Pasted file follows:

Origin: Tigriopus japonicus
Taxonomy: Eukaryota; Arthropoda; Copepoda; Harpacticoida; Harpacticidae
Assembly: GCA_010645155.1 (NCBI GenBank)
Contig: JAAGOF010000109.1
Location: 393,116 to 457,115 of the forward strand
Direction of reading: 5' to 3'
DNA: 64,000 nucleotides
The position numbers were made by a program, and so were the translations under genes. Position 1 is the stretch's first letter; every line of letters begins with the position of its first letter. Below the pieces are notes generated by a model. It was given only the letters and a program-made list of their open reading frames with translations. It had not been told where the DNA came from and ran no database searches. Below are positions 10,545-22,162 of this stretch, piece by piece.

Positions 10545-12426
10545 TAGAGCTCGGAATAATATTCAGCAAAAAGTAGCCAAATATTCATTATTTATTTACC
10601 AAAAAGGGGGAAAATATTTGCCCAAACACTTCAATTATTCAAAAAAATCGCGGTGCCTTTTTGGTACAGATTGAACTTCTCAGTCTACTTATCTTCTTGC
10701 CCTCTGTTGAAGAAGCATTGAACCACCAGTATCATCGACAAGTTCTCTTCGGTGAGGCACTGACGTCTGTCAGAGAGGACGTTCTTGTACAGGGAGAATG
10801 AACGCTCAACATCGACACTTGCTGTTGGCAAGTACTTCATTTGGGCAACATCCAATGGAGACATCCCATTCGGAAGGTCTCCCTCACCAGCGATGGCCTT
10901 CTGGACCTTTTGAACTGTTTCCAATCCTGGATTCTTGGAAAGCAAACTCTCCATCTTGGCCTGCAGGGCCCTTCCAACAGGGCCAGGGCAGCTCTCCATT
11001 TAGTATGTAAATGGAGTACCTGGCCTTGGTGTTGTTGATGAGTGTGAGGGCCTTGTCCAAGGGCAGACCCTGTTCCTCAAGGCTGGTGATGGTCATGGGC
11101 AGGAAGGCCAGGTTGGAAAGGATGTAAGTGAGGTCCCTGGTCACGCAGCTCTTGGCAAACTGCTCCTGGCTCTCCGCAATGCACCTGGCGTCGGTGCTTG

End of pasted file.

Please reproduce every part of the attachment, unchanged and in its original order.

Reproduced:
Origin: Tigriopus japonicus
Taxonomy: Eukaryota; Arthropoda; Copepoda; Harpacticoida; Harpacticidae
Assembly: GCA_010645155.1 (NCBI GenBank)
Contig: JAAGOF010000109.1
Location: 393,116 to 457,115 of the forward strand
Direction of reading: 5' to 3'
DNA: 64,000 nucleotides
The position numbers were made by a program, and so were the translations under genes. Position 1 is the stretch's first letter; every line of letters begins with the position of its first letter. Below the pieces are notes generated by a model. It was given only the letters and a program-made list of their open reading frames with translations. It had not been told where the DNA came from and ran no database searches. Below are positions 10,545-22,162 of this stretch, piece by piece.

Positions 10545-12426
10545 TAGAGCTCGGAATAATATTCAGCAAAAAGTAGCCAAATATTCATTATTTATTTACC
10601 AAAAAGGGGGAAAATATTTGCCCAAACACTTCAATTATTCAAAAAAATCGCGGTGCCTTTTTGGTACAGATTGAACTTCTCAGTCTACTTATCTTCTTGC
10701 CCTCTGTTGAAGAAGCATTGAACCACCAGTATCATCGACAAGTTCTCTTCGGTGAGGCACTGACGTCTGTCAGAGAGGACGTTCTTGTACAGGGAGAATG
10801 AACGCTCAACATCGACACTTGCTGTTGGCAAGTACTTCATTTGGGCAACATCCAATGGAGACATCCCATTCGGAAGGTCTCCCTCACCAGCGATGGCCTT
10901 CTGGACCTTTTGAACTGTTTCCAATCCTGGATTCTTGGAAAGCAAACTCTCCATCTTGGCCTGCAGGGCCCTTCCAACAGGGCCAGGGCAGCTCTCCATT
11001 TAGTATGTAAATGGAGTACCTGGCCTTGGTGTTGTTGATGAGTGTGAGGGCCTTGTCCAAGGGCAGACCCTGTTCCTCAAGGCTGGTGATGGTCATGGGC
11101 AGGAAGGCCAGGTTGGAAAGGATGTAAGTGAGGTCCCTGGTCACGCAGCTCTTGGCAAACTGCTCCTGGCTCTCCGCAATGCACCTGGCGTCGGTGCTTG